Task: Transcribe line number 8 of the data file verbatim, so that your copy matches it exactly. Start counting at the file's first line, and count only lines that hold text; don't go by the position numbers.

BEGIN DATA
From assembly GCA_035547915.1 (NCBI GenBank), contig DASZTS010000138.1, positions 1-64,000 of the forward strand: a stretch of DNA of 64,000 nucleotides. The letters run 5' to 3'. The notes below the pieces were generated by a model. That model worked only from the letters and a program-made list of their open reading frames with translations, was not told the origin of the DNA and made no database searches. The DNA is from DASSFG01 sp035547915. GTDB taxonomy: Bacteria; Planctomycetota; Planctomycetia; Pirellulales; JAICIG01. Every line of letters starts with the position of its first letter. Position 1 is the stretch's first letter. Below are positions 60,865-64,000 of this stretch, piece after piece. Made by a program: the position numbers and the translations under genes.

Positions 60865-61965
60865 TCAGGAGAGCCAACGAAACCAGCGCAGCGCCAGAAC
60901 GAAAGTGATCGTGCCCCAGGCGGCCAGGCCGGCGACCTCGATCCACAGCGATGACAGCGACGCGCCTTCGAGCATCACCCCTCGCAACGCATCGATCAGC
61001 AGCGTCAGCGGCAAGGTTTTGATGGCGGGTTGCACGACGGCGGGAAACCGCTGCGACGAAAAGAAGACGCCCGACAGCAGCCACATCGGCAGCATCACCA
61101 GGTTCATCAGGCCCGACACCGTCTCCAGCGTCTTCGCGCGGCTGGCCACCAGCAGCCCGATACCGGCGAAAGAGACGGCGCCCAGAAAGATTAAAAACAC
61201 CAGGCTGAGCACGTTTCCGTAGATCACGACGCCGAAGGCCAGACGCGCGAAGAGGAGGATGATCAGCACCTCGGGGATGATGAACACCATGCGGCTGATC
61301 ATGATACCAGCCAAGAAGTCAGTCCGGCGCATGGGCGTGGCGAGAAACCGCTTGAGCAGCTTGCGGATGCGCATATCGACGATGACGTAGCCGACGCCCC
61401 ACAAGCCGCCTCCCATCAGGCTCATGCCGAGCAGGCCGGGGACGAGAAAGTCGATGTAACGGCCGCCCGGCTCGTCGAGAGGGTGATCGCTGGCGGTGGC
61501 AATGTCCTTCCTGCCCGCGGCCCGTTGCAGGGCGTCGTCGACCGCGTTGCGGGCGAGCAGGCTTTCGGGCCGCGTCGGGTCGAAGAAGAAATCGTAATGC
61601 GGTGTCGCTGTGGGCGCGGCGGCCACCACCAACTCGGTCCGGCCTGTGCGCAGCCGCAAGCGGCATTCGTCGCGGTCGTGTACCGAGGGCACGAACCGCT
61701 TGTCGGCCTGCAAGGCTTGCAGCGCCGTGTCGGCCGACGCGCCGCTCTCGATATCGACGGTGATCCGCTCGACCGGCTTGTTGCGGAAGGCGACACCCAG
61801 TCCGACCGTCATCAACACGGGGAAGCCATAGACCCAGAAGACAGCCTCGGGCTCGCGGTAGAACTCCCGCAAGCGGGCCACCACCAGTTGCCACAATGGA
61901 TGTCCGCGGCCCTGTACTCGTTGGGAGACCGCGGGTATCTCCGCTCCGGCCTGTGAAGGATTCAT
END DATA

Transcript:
61301 ATGATACCAGCCAAGAAGTCAGTCCGGCGCATGGGCGTGGCGAGAAACCGCTTGAGCAGCTTGCGGATGCGCATATCGACGATGACGTAGCCGACGCCCC